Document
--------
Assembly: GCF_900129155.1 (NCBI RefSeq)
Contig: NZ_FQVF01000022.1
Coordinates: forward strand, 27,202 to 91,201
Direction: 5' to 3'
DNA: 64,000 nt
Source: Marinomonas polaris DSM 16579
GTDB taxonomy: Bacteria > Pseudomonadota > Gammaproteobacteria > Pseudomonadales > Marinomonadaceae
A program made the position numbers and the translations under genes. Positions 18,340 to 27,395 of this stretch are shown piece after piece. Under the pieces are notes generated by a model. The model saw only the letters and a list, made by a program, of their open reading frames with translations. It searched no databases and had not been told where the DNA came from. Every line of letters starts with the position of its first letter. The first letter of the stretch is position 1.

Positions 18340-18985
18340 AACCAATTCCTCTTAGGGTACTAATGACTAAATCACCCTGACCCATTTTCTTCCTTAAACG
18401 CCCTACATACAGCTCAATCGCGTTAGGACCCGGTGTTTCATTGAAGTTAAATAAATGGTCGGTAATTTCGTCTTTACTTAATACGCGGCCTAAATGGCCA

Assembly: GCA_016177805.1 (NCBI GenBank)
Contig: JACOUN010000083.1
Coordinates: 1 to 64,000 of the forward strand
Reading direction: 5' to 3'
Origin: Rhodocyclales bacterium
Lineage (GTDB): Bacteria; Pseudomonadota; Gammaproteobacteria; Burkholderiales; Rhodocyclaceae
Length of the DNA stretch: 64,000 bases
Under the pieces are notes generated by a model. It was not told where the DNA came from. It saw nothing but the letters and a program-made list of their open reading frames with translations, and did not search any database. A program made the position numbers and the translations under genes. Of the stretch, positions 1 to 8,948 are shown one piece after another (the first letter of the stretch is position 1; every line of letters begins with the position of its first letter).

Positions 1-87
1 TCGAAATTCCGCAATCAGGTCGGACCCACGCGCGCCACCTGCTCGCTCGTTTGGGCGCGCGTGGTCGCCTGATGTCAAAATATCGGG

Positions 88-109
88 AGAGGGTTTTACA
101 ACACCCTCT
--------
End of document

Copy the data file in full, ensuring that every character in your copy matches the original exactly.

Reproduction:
Assembly: GCF_900129155.1 (NCBI RefSeq)
Contig: NZ_FQVF01000022.1
Coordinates: forward strand, 27,202 to 91,201
Direction: 5' to 3'
DNA: 64,000 nt
Source: Marinomonas polaris DSM 16579
GTDB taxonomy: Bacteria > Pseudomonadota > Gammaproteobacteria > Pseudomonadales > Marinomonadaceae
A program made the position numbers and the translations under genes. Positions 18,340 to 27,395 of this stretch are shown piece after piece. Under the pieces are notes generated by a model. The model saw only the letters and a list, made by a program, of their open reading frames with translations. It searched no databases and had not been told where the DNA came from. Every line of letters starts with the position of its first letter. The first letter of the stretch is position 1.

Positions 18340-18985
18340 AACCAATTCCTCTTAGGGTACTAATGACTAAATCACCCTGACCCATTTTCTTCCTTAAACG
18401 CCCTACATACAGCTCAATCGCGTTAGGACCCGGTGTTTCATTGAAGTTAAATAAATGGTCGGTAATTTCGTCTTTACTTAATACGCGGCCTAAATGGCCA

Assembly: GCA_016177805.1 (NCBI GenBank)
Contig: JACOUN010000083.1
Coordinates: 1 to 64,000 of the forward strand
Reading direction: 5' to 3'
Origin: Rhodocyclales bacterium
Lineage (GTDB): Bacteria; Pseudomonadota; Gammaproteobacteria; Burkholderiales; Rhodocyclaceae
Length of the DNA stretch: 64,000 bases
Under the pieces are notes generated by a model. It was not told where the DNA came from. It saw nothing but the letters and a program-made list of their open reading frames with translations, and did not search any database. A program made the position numbers and the translations under genes. Of the stretch, positions 1 to 8,948 are shown one piece after another (the first letter of the stretch is position 1; every line of letters begins with the position of its first letter).

Positions 1-87
1 TCGAAATTCCGCAATCAGGTCGGACCCACGCGCGCCACCTGCTCGCTCGTTTGGGCGCGCGTGGTCGCCTGATGTCAAAATATCGGG

Positions 88-109
88 AGAGGGTTTTACA
101 ACACCCTCT